Computer hacking nets large profits today using improved new methods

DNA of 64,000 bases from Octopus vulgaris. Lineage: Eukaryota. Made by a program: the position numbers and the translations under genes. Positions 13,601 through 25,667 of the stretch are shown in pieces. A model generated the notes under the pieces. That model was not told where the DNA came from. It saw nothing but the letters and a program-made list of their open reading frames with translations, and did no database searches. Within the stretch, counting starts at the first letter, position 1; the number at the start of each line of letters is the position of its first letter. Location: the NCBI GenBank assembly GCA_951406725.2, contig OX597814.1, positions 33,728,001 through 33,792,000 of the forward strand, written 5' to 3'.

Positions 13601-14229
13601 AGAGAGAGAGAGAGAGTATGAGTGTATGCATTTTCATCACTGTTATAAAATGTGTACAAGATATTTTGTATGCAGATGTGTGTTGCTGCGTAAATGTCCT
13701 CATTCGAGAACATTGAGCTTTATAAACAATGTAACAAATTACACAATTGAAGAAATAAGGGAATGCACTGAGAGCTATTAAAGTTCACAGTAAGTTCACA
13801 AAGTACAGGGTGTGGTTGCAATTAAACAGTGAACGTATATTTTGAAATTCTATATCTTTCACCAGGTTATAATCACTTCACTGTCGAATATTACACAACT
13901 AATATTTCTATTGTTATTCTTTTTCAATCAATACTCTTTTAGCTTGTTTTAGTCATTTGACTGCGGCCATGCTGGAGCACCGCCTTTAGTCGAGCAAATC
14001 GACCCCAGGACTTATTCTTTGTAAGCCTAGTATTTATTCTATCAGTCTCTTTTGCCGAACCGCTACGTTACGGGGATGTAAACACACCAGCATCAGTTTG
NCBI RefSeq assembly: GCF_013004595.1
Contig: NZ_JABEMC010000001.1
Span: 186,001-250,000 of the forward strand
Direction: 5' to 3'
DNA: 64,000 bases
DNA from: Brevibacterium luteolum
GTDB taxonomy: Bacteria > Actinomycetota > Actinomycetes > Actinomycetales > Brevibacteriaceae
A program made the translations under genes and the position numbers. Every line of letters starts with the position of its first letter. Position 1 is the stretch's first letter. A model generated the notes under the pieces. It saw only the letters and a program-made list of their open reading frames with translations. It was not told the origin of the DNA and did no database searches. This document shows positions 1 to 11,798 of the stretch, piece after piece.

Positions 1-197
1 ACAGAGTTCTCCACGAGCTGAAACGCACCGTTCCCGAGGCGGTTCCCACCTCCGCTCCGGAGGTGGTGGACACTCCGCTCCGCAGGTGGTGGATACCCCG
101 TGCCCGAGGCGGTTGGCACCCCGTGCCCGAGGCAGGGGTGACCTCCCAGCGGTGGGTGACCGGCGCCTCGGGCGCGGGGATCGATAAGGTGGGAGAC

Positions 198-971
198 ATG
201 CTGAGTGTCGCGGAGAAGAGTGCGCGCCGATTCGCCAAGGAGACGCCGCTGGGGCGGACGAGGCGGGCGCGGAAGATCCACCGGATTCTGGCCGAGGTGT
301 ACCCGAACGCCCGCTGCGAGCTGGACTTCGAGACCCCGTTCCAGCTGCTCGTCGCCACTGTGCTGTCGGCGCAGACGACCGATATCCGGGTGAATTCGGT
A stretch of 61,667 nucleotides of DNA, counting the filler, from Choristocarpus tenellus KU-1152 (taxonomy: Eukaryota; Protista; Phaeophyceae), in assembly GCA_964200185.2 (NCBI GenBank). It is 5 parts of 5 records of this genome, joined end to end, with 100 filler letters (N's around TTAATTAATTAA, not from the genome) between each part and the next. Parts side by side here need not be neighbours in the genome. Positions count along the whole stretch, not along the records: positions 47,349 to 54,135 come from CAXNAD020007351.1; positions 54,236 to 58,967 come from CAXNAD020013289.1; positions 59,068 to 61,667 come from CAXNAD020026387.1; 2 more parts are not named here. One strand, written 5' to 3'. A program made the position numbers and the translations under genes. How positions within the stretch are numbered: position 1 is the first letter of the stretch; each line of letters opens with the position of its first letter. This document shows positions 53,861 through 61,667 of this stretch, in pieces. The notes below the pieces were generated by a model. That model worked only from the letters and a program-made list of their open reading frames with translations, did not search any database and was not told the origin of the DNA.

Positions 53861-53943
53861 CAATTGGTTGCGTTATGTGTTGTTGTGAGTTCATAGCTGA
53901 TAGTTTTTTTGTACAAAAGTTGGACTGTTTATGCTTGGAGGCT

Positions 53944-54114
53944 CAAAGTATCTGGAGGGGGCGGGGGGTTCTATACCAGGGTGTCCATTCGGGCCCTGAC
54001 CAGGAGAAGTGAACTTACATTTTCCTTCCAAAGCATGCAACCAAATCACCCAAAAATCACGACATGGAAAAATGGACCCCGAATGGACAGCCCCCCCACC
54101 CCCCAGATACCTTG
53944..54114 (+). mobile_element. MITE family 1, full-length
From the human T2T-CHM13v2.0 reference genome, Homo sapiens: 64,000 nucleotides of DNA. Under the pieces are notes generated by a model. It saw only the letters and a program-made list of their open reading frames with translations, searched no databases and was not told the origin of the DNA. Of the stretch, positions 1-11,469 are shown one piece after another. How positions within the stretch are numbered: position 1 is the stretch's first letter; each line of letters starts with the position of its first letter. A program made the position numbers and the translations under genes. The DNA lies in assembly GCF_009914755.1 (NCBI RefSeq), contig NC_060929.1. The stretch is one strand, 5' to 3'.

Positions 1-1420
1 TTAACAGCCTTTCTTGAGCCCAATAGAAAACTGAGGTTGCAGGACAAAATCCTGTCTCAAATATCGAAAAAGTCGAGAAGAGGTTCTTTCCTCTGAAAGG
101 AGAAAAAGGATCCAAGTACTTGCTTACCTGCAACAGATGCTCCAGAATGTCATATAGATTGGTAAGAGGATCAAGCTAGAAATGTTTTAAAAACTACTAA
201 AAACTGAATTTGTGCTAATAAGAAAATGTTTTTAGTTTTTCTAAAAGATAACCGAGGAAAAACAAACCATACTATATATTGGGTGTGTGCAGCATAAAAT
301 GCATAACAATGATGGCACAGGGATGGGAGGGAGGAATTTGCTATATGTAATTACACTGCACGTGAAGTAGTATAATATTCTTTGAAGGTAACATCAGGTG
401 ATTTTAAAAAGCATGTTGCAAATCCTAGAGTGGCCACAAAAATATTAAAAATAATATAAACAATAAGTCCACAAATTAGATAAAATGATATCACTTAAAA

In the age of innocence, hackers would break into security systems and computer terminals as a test of their abilities – usually without causing irreparable damage. Much has changed since those days. With the spread of the Internet, hacking skills have been acquired by people whose motives and activities are no different from those of common criminals. Money-laundering, theft, sabotage and espionage have been the results. Research carried out this year in Europe and America revealed that 83 percent of firms and organizations have been on the receiving end of an electronic break-in, as compared to 39 percent two years ago. Forty percent of those who were attacked suffered severe economic losses, running to tens of millions of euros. «Organized crime has merged with e-crime. Fraudsters and even terrorists use the technology to further their aims. The Internet gives them the opportunity to act effectively and hide easily,» says Giorgos Romanos, managing consultant of the Internet security company MD5. Criminals are constantly developing new ways and means of breaking into computer systems – «They’re always one step ahead,» say experts. But experience up till now shows that the most common methods of Internet piracy are as follows: – A concerted attack on a company’s web page, which is blocked or ceases to function altogether as a result. – Finding weaknesses in the company’s operating system and exploiting them in order to enter its internal network. – Sending a contaminated e-mail message to an individual user. As soon as they try and read the message, they automatically download a program that allows the sender to acquire total control of the computer. – Sending a message with a deceptive title and content (e.g. the message appears to be from a bank) with the aim of beguiling the computer user into revealing sensitive personal data. Real cases The majority of cases of electronic fraud recorded in the last two years in Greece and abroad were carried out using one or more of the above methods. In mid-September, Greek users of the Internet found in their inbox a message which purported to be from Citibank and which asked them for their bank account number. Quite a few fell into the trap and discovered the next day that their bank accounts had been cleaned out. On the other side of the Atlantic, an unknown hacker broke into a bank’s network, netting the credit card numbers of 900,000 clients. By charging each card $20 a month, he or she managed to make a profit of $40 million. Back in Greece, hackers broke into the network of two large credit organizations, making off with a few million. In August this year, someone managed to hack their way into a database of the University of California at Berkeley, giving them access to the personal details (social security numbers, addresses, etc.) of up to 1.4 million state residents, who were only informed on October 19. In order to protect their good names, companies and public bodies do not disclose incidents of hacking. If they did, the list would be endless.